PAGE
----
• Information Compromise and the Risk of Identity Theft: Guidance for Your Business [TXT] [PDF]
  • OnGuard ID Theft
  • Sasha Romanosky, Carnegie Mellon University , Richard Sharp, Carnegie Mellon University , Alessandro Acquisti, Carnegie Mellon University Data Breaches and Identity Theft:Data Breaches and Identity Theft: When is Mandatory Disclosure Optimal? TPRC 2010
  • Press Release, Identity Theft - Victim's Perspective ITRC 6 th Annual Study Released , Identity Theft Resource Center (May 27, 2009).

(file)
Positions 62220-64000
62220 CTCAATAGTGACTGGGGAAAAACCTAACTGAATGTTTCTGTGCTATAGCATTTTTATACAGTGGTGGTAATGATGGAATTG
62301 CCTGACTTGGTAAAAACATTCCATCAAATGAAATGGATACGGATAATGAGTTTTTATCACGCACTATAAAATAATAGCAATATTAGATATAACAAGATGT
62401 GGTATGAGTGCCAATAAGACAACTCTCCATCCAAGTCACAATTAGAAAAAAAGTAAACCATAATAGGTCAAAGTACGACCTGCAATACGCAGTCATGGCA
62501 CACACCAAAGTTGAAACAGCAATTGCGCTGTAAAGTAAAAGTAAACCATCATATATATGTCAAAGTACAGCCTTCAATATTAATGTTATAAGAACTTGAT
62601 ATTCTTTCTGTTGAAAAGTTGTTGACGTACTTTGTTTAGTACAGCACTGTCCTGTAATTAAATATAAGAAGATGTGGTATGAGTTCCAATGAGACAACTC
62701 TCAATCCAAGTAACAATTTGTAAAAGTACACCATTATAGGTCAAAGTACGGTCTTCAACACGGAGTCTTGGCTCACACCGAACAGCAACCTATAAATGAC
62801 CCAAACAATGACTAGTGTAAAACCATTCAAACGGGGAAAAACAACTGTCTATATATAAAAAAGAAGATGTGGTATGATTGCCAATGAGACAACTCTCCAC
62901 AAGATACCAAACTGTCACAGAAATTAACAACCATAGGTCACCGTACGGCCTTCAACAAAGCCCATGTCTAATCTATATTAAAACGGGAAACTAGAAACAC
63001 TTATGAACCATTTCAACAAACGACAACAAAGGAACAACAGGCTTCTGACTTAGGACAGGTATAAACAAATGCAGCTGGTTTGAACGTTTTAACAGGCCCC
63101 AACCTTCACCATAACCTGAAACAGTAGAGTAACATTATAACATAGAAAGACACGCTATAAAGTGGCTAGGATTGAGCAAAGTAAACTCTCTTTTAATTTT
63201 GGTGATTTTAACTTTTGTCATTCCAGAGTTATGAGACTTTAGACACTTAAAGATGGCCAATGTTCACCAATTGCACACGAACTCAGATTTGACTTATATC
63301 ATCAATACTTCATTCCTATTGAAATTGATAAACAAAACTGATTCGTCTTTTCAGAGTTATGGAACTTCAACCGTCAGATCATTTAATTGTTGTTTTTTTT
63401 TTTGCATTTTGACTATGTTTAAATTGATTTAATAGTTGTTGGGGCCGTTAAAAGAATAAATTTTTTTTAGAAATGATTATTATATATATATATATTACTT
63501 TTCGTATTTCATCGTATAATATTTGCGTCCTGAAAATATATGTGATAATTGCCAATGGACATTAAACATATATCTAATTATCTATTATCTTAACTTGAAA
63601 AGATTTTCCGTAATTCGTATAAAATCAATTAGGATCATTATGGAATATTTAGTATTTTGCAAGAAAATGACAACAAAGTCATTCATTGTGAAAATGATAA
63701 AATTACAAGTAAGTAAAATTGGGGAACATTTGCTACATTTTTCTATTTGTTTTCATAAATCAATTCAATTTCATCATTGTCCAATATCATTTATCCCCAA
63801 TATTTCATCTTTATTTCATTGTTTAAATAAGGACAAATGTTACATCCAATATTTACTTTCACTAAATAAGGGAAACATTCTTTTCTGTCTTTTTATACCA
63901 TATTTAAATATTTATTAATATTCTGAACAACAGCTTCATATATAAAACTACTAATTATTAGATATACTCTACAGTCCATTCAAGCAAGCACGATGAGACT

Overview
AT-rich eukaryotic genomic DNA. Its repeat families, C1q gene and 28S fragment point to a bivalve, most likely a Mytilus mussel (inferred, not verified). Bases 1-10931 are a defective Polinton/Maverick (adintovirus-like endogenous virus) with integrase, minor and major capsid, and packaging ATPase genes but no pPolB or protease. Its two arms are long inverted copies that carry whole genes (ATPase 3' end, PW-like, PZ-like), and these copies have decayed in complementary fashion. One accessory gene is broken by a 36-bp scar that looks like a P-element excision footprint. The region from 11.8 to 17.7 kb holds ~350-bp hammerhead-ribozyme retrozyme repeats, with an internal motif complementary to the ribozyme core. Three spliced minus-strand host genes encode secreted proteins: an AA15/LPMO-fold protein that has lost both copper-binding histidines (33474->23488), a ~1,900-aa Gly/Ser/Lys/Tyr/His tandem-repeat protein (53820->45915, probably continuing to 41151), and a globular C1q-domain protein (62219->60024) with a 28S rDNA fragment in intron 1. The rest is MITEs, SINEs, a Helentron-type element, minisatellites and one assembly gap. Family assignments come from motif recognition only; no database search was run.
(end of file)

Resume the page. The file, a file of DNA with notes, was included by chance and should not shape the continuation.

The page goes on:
• Gartner Says Number of Identity Theft Victims has Increased More Than 50 Percent Since 2003 , Gartner Newsroom (Mar. 6, 2007)
  • Latanya Sweeney, AI Technologies to Defeat Identity Theft Vulnerabilities, CS 3/4/2005
  • Most ID Theft Begins At Home , Computer Crime Research Center (Jan. 30, 2005)
  • Daniel J. Solove, Identity Theft, Privacy, and the Architecture of Vulnerability, 54 HASTINGS L.J. 1227 (2003).
  • News